United States of America, Plaintiff-appellee, v. Kin Ping Cheung and Sammy Cho, Defendants-appellants, 485 F.2d 689 (5th Cir. 1973)Annotate this Case
Lawrence R. Metsch, Miami, Fla. (Court-appointed), for Cheung.
Samuel S. Forman, Miami, Fla. (Court-appointed), for Cho.
Robert W. Rust, U. S. Atty., George A. Kokus, Charles O. Farrar, Jr., Asst. U. S. Attys., Miami, Fla., for plaintiff-appellee.
Before WISDOM, DYER and INGRAHAM, Circuit Judges.
WISDOM, Circuit Judge:
This case presents the question whether the defendants' second prosecution was permissible under the double jeopardy clause after the court on its own motion declared a mistrial during their first trial. The defendants-appellants, Kin Ping Cheung and Sammy Cho, were convicted of importing heroin into the United States, and of possessing heroin with intent to distribute it, in violation of 21 U.S.C. §§ 841(a) (1), 952(a). We set aside the convictions because we find that there was no "manifest necessity" for the district court's sua sponte declaration of a mistrial and that the Court, therefore, erred in overruling, at the commencement of the second trial, the defendant's plea of double jeopardy.
On April 13, 1972, the grand jury for the Southern District of Florida returned a four-count indictment naming three defendants, Cheung and Cho, and a third man, Lee Fong Ting. Count I of the indictment charged Lee Fong Ting with possession of heroin with intent to distribute it; Count II charged him with distribution of heroin; Count III charged all three defendants with illegally importing heroin; and Count IV charged Cheung and Cho, the two appellants, with possessing heroin with intent to distribute it.
Trial was set for May 15, 1972. On that day, Ting withdrew an earlier plea of not guilty and pleaded guilty to Count III of the indictment. A joint trial of the other two defendants then commenced. During the course of that trial, the government called Ting as a witness. The testimony he gave tended to exculpate Cheung. Ting testified that Cheung had contracted only to bring a suitcase full of clothing into the United States, and that he had acted throughout in total ignorance of what it was he was helping to bring into the United States. In cross examining Ting, counsel for Cho sought to impeach his testimony by questioning him about his guilty plea. During this cross examination the difficulties occurred that eventually led to the declaration of a mistrial. Ting asserted that he was having trouble with his memory; and acute problems arose concerning the translation of his testimony. Specifically, there was a serious question whether the word he used to describe what he thought he was importing into the United States should be translated as "food" or as "Chinese medicine". The trial judge had two discussions with counsel and the interpreters over the accuracy of the translation. After the completion of Ting's testimony, an Assistant United States Attorney, as an officer of the Court, felt compelled to call to the attention of the trial judge a statement by a potential Government witness to the effect that there was a "little bit lacking" in the interpretation of Ting's testimony. This person, when questioned by the trial judge, pointed out that there were a number of Chinese dialects (he understood three), and the court interpreter seemed to comprehend Mandarin but did not fully understand Shanghaiese or Cantonese. In addition, there are certain concepts which cannot be translated in another language; that in some cases the best fidelity rate was about 70 to 75 percent. At this point, the trial judge, on his own motion, declared a mistrial in the case, and set aside Lee Fong Ting's guilty plea. He stated that he expected an interpreter to be found who could speak the dialect of any witness. He set May 30, 1972, as the date for a retrial of the case.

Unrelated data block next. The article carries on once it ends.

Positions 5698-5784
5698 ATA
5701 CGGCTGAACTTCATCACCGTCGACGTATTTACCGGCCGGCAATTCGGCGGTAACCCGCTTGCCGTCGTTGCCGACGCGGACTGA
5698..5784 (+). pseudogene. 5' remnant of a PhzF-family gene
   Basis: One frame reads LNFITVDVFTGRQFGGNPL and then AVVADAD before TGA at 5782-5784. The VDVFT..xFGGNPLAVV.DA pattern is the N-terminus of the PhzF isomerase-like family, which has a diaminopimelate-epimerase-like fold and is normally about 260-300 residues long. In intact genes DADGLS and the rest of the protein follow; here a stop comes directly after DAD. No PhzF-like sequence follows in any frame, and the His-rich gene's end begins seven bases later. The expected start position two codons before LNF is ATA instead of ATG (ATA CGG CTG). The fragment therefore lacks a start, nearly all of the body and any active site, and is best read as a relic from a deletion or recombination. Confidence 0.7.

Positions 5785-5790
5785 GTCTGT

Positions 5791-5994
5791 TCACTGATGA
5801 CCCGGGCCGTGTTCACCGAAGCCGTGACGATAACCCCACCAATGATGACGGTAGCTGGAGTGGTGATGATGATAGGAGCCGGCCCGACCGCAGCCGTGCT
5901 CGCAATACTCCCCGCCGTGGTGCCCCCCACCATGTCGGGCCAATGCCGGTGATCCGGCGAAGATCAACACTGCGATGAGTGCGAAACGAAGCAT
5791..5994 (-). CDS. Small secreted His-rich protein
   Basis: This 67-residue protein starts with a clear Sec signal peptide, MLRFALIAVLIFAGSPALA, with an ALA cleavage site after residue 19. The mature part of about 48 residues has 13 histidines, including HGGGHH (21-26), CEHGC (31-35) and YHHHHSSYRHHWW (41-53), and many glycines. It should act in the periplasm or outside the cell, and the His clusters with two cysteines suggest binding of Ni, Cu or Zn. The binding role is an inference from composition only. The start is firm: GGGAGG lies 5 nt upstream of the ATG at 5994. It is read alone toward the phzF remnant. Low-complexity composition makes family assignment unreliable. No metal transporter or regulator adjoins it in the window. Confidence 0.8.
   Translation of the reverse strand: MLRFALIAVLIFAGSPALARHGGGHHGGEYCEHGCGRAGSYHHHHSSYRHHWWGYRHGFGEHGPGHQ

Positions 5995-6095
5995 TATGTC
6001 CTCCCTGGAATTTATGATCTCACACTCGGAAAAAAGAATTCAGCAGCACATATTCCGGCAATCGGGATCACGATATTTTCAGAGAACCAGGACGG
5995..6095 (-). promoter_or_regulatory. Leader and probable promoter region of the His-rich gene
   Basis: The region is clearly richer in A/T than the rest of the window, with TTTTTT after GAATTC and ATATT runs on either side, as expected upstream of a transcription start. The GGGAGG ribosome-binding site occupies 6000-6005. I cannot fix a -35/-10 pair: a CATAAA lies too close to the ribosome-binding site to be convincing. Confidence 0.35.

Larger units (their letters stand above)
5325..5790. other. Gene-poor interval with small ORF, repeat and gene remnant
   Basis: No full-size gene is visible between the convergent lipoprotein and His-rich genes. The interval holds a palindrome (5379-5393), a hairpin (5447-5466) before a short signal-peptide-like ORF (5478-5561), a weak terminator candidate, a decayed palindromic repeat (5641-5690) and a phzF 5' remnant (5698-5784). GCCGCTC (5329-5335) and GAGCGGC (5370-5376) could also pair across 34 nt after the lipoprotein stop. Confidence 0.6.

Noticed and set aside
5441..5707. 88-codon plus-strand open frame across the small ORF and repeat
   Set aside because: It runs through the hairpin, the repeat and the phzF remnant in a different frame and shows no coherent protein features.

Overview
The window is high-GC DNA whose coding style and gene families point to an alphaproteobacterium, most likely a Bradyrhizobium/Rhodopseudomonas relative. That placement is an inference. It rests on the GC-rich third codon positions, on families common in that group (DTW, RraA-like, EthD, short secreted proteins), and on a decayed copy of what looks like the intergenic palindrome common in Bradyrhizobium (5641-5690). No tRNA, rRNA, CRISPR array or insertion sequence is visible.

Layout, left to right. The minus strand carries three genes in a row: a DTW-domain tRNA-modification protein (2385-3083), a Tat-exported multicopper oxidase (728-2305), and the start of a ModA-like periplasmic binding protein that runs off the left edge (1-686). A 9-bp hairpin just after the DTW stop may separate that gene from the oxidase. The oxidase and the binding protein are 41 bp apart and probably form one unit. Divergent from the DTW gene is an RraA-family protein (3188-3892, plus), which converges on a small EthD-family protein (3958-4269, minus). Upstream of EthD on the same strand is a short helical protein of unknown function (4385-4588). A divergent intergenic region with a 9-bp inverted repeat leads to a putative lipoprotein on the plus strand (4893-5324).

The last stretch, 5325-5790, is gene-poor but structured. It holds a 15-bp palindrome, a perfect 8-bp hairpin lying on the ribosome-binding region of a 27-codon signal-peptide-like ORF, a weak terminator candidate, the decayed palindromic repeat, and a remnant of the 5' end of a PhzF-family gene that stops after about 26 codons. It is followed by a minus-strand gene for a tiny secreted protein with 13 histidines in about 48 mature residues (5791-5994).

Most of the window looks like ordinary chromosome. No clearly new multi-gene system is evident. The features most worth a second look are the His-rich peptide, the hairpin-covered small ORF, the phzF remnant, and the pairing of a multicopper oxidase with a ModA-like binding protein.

On May 30, the Court granted the Government's motion for a psychiatric examination of Ting. On that same day, over the objections of the other two defendants that the retrial violated their rights under the double jeopardy clause, the trial of Cheung and Cho began. The court severed the trial of the two defendants the next day. Cho's trial proceeded, and on the following day, June 1, 1972, he was adjudged guilty on Counts III and IV of the indictment. On June 5, 1972, Ting entered a second plea of guilty on Count III. That same day, Cheung's second trial began. During that trial, Cheung called Ting as a witness for his defense. Ting again testified that Cheung had acted innocently, and had thought that he had been importing a suitcase full of clothing, not one full of heroin. The jury returned a verdict of guilty on both counts.